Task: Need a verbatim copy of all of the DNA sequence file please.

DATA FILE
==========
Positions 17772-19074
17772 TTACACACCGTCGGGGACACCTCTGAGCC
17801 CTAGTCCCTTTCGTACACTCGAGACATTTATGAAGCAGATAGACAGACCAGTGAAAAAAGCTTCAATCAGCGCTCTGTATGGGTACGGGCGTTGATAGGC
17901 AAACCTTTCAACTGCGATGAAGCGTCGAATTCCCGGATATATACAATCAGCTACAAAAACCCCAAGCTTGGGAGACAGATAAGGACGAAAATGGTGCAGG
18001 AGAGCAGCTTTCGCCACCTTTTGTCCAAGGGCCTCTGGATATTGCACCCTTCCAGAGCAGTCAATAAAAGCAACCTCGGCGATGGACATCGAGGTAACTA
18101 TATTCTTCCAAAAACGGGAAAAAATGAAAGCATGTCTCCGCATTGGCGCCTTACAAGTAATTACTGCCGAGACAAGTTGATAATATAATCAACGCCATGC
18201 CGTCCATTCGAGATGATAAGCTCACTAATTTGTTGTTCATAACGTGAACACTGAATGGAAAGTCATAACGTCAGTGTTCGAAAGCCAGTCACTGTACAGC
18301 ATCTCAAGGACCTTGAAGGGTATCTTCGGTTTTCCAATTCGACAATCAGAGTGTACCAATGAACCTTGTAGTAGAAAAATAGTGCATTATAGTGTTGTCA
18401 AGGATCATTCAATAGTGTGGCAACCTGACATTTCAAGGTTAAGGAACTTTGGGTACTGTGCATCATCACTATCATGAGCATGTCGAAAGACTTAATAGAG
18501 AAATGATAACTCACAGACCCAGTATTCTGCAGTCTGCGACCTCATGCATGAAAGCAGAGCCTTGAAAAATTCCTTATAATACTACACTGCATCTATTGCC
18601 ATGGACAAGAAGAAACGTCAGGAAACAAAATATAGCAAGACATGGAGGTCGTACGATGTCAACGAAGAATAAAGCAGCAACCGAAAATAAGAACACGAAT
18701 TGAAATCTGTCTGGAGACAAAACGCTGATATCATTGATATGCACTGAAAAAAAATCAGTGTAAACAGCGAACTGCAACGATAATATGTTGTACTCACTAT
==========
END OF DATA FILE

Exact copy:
Positions 17772-19074
17772 TTACACACCGTCGGGGACACCTCTGAGCC
17801 CTAGTCCCTTTCGTACACTCGAGACATTTATGAAGCAGATAGACAGACCAGTGAAAAAAGCTTCAATCAGCGCTCTGTATGGGTACGGGCGTTGATAGGC
17901 AAACCTTTCAACTGCGATGAAGCGTCGAATTCCCGGATATATACAATCAGCTACAAAAACCCCAAGCTTGGGAGACAGATAAGGACGAAAATGGTGCAGG
18001 AGAGCAGCTTTCGCCACCTTTTGTCCAAGGGCCTCTGGATATTGCACCCTTCCAGAGCAGTCAATAAAAGCAACCTCGGCGATGGACATCGAGGTAACTA
18101 TATTCTTCCAAAAACGGGAAAAAATGAAAGCATGTCTCCGCATTGGCGCCTTACAAGTAATTACTGCCGAGACAAGTTGATAATATAATCAACGCCATGC
18201 CGTCCATTCGAGATGATAAGCTCACTAATTTGTTGTTCATAACGTGAACACTGAATGGAAAGTCATAACGTCAGTGTTCGAAAGCCAGTCACTGTACAGC
18301 ATCTCAAGGACCTTGAAGGGTATCTTCGGTTTTCCAATTCGACAATCAGAGTGTACCAATGAACCTTGTAGTAGAAAAATAGTGCATTATAGTGTTGTCA
18401 AGGATCATTCAATAGTGTGGCAACCTGACATTTCAAGGTTAAGGAACTTTGGGTACTGTGCATCATCACTATCATGAGCATGTCGAAAGACTTAATAGAG
18501 AAATGATAACTCACAGACCCAGTATTCTGCAGTCTGCGACCTCATGCATGAAAGCAGAGCCTTGAAAAATTCCTTATAATACTACACTGCATCTATTGCC
18601 ATGGACAAGAAGAAACGTCAGGAAACAAAATATAGCAAGACATGGAGGTCGTACGATGTCAACGAAGAATAAAGCAGCAACCGAAAATAAGAACACGAAT
18701 TGAAATCTGTCTGGAGACAAAACGCTGATATCATTGATATGCACTGAAAAAAAATCAGTGTAAACAGCGAACTGCAACGATAATATGTTGTACTCACTAT